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"ZipNSteam" bags [Moved from Not About Food board]

  • k
  • k_d Jan 7, 2008 05:44 PM

Can you reuse these bags after steaming one batch of frozen veggies?

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  1. http://www.zipnsteam.co.uk/
    Q. Can the Zip’n Steam™ bags be reused?
    A. We recommend that the bags are not reused due to the risk of bacterial transference

    Seems to me that if you reuse the bag immediately, to cook another batch of food, bacteria wouldn't have time to multiply and cause a problem. What do you biologists and food-safety-experts think?

    2 Replies
    1. re: Romanmk

      If you're steaming in them, doesn't that sterilize them?

      1. re: Ruth Lafler

        One would think so... If you're steaming them for at least two minutes, you've killed all of the bacteria. Food service standards are to bring items to 165F and hold for two minutes, then keep above 140F.

        My Blog: http://www.epicureforum.com

    2. I would wash and re-use.

      3 Replies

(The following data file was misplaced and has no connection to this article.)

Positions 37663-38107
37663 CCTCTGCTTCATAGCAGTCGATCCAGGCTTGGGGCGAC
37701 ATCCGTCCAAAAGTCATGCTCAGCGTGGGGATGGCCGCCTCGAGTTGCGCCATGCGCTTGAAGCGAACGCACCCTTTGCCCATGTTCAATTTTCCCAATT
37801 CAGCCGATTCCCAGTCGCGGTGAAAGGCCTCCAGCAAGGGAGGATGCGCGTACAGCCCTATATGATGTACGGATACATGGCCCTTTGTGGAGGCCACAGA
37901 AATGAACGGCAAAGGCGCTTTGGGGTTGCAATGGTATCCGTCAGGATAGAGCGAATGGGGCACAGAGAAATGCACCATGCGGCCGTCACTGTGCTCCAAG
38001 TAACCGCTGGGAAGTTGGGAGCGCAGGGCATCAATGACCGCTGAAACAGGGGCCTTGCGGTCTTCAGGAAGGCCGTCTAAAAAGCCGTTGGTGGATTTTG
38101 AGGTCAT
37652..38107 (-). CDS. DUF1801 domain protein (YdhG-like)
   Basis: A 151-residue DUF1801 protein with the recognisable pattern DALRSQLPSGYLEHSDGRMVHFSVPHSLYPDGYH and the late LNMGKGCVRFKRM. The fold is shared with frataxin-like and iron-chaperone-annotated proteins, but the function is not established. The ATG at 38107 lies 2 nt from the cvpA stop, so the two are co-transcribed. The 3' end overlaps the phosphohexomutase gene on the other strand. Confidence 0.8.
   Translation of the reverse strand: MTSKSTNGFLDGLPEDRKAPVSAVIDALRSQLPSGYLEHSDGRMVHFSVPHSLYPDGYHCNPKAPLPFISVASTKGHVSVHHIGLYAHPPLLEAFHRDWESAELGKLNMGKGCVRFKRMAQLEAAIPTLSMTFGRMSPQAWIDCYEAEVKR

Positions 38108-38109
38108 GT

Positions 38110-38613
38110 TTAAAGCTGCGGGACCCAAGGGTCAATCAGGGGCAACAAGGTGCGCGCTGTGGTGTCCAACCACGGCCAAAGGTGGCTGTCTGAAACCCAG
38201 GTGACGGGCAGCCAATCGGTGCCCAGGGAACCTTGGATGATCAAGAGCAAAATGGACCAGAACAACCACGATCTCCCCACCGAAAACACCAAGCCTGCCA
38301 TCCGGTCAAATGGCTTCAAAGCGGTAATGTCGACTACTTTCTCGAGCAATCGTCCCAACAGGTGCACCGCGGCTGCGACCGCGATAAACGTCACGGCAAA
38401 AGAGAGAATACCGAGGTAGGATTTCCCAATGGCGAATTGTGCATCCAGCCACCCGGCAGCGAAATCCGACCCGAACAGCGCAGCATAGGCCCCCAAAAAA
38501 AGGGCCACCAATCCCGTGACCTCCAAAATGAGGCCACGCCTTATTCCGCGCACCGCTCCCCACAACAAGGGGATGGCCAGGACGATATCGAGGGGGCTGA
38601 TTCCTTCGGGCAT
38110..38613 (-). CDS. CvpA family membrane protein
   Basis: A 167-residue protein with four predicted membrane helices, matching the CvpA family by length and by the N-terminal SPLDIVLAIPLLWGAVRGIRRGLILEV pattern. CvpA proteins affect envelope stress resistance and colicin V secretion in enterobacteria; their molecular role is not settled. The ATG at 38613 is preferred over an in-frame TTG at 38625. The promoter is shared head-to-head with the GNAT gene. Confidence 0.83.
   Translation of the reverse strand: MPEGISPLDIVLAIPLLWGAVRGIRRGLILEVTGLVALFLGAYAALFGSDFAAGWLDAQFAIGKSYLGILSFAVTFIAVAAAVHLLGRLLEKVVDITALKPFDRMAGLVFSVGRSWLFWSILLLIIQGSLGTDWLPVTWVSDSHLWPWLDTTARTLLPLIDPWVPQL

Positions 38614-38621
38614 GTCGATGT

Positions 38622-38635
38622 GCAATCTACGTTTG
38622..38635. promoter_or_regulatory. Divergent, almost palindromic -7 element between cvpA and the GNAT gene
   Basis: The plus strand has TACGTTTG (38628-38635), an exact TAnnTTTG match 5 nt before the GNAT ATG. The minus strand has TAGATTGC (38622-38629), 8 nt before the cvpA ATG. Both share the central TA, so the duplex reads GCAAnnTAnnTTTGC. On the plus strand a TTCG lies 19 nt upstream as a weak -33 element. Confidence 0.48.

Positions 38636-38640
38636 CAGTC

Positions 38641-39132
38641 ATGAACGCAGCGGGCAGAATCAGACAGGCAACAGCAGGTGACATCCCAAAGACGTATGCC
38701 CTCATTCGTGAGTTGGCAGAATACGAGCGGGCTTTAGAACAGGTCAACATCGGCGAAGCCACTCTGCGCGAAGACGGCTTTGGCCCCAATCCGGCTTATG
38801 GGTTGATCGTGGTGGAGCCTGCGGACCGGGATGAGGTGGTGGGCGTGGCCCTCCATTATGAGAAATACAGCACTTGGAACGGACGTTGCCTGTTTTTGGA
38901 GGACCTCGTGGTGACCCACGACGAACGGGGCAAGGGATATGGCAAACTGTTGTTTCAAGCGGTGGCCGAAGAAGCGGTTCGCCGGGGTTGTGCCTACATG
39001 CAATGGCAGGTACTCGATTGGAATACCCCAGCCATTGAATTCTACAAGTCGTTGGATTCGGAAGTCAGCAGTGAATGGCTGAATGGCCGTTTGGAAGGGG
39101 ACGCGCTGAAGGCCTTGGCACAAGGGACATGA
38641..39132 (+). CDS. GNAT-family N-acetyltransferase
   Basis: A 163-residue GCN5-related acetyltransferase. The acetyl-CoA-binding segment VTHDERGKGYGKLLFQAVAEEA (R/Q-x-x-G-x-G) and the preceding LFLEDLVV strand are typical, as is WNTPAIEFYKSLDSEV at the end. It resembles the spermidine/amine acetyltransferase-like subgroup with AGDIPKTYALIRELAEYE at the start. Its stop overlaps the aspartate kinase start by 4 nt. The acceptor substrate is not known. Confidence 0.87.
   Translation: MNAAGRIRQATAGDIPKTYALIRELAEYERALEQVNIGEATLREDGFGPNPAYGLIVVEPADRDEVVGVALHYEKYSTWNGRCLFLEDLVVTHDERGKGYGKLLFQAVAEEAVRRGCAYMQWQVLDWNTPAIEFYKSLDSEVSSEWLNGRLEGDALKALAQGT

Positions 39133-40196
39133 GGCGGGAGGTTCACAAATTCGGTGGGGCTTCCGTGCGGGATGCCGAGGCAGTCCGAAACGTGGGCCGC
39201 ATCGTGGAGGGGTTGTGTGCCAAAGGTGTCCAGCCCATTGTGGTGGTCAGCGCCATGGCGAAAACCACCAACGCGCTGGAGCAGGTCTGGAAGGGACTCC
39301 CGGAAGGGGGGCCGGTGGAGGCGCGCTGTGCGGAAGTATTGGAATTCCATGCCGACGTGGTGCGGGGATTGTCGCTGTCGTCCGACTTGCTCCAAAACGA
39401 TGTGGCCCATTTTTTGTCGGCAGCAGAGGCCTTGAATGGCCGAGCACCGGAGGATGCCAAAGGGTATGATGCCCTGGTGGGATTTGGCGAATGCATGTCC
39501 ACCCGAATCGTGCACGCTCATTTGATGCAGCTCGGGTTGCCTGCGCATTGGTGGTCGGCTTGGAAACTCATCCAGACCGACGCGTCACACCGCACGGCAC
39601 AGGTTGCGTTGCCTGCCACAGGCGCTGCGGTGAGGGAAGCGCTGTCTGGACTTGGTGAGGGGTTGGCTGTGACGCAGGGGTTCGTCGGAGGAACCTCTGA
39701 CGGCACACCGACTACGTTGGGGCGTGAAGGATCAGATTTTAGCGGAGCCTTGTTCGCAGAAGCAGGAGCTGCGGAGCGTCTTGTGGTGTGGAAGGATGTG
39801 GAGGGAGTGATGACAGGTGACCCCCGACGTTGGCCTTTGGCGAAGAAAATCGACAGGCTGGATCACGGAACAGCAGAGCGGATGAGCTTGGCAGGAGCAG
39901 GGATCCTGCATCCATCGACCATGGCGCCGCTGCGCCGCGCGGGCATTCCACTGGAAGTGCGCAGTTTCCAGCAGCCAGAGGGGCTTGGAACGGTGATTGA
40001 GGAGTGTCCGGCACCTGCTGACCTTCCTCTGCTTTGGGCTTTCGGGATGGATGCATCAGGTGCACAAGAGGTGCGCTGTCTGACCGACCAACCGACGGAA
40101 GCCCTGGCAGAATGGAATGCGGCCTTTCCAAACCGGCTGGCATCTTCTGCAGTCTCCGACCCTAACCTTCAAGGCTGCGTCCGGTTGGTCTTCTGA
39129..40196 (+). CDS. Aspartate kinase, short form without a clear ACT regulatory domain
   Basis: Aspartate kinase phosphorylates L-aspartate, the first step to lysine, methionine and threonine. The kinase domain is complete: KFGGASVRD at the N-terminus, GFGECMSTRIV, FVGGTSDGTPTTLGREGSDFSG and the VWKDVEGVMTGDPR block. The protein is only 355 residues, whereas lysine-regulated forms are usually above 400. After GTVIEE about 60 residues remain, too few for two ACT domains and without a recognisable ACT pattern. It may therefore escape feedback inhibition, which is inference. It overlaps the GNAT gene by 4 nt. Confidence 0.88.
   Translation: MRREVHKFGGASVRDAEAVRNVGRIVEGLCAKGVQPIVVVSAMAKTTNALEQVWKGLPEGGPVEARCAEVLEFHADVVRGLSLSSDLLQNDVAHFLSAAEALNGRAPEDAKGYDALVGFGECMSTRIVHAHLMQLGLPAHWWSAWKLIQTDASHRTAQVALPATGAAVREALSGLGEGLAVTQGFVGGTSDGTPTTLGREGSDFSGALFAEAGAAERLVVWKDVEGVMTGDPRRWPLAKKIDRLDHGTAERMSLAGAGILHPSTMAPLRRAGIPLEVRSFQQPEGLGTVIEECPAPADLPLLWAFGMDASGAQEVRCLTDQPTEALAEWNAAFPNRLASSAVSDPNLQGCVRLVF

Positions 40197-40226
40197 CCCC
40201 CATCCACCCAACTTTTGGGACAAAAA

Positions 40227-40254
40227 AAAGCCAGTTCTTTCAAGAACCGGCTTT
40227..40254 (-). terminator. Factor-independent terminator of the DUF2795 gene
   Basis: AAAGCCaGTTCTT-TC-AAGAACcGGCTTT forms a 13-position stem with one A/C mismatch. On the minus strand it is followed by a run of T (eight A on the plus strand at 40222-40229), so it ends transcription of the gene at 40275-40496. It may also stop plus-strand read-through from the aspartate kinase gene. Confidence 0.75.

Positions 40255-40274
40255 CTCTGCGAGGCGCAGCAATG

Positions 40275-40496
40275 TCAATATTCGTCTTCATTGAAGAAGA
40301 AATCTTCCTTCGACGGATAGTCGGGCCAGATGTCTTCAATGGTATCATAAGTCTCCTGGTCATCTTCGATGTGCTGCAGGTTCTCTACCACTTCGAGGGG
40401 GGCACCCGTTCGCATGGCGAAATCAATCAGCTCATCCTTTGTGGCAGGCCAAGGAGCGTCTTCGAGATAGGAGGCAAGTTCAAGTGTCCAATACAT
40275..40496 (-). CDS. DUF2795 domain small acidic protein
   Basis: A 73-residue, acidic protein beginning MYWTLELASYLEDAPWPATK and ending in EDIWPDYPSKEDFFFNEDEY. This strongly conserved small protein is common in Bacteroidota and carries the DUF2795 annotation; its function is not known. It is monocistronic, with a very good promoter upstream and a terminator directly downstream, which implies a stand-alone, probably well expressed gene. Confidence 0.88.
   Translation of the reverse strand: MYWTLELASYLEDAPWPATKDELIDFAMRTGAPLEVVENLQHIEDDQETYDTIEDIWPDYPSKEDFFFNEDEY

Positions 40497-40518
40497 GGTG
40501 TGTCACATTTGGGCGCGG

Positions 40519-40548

1. re: Sam Fujisaka

        If you're going to wash and re-use, why not just use a dish with a cover (even MW-safe plastic wrap) and save money, instead of buying those bags?
        Don't you have to dump the stuff in a bowl to serve anyway?

        1. re: MakingSense

          Ha! I wouldn't use them: in part because I can't get them; in part because if I could get them, I wouldn't; and in part because I happily use a bowl and plastic wrap. But if I somehow had them, I'd wash and re-use.

          1. re: Sam Fujisaka

            too funny, sam!

      2. I laughed when a sample of these bags was delivered to my door but - surprise - it worked very well. I've tried the Ziploc and Glad versions now, though not the UK brand at the referenced ink.

        Whenever I've nuked asparagus, it came out stringy. One - two minutes (based on thickness) in these bags gave me perfectly cooked asparagus, much better than on a